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  5. OMG. I was drinking my hot tea and surfing leisurely until I read your line in the bear section about "it is pretty easy to catch something that is lying unconscious in a puddle of its own pee." Then I snorted tea down my throat and cough-laughed until the tears fell.

    I thank you for that! What a great Monday!

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  6. Funny, funny stuff.

    Great Blog, Mr. V...

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  7. When I was young my sister and I were at the neighbors with about twenty other kids playing tag. We are all running around, yelling and laughing, having a great time. Suddenly someone screams, "Charger is out!!" Charger was that neighbor's crazy dog that had bit everyone in the family and a couple of visitors already - he's just nuts. Kids are screaming, running in all directions, leaping over fences, fighting to keep the garage door closed as other kids are trying frantically to pull it open to get in there themselves. EXCEPT my sister. She stood perfectly still like she had always been told that she should.

    I saw the whole thing from our living room window (I was really fast and was always prepared to make a quick escape) - Charger ignored all the moving kids and went straight for the easy target - my sister. Ripped her leg right open.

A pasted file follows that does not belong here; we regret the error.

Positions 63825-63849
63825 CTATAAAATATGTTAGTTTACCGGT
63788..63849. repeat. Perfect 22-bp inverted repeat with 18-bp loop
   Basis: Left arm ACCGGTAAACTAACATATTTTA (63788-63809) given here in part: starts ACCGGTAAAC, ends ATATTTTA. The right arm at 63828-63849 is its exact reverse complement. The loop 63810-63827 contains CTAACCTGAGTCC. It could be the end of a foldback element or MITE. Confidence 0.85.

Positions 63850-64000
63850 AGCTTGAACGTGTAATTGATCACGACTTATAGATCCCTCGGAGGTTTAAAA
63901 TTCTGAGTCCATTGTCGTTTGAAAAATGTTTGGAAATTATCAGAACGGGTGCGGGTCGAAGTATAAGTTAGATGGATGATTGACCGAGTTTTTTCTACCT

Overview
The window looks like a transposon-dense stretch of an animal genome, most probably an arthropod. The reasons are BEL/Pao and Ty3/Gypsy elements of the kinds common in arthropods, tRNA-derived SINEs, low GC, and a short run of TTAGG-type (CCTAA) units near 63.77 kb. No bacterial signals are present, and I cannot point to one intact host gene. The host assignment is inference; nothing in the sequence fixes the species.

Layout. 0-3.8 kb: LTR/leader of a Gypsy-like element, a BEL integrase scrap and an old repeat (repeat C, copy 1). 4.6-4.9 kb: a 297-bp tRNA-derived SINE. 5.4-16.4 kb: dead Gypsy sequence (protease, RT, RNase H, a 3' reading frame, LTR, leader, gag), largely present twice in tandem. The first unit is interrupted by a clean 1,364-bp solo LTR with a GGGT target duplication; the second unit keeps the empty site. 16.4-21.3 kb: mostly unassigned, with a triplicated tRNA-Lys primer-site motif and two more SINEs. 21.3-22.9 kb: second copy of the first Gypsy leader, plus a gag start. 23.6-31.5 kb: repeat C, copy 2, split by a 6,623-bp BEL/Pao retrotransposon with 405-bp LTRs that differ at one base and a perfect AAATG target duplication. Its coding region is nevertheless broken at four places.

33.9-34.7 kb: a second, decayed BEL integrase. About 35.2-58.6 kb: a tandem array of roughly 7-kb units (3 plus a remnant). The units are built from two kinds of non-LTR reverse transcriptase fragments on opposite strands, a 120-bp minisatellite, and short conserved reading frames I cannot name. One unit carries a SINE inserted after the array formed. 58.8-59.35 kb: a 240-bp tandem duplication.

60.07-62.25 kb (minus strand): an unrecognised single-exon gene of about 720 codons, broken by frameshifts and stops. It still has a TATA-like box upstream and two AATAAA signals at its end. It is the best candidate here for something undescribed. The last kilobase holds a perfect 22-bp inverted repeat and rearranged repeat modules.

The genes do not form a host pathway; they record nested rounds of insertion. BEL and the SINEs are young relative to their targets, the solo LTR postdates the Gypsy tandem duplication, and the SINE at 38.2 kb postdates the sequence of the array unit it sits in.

Stand still my ass! I was no fool. But it seemed to be true that the best way to survive was to bring a slow person with you.


    Oh, and I heard that peeing on yourself was a great way to make bears go lose interest.

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  8. Anonymous1:39 AM

    to fifi or whatever, earwigs DO have wings acctually, thats hwo they're able to leap so nicely =]

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  9. My first thought when reading the earwig post was 'Great. Now what??' Cause lord knows I am not touching the paper full of earwigs (creepy little f'ers). Second thought was that this sounds suspiciously like a hint for how to attract and breed earwigs rather than a plan for elimination...

    And I hate to be a stickler, but a 'poisonous' snake can only harm you if you bite IT. As opposed to a 'venomous' snake. ;)

    Must say, the bear bit did make me wonder what a day at work would be like without water streaming out my nose thanks to JV and my ill timed sips.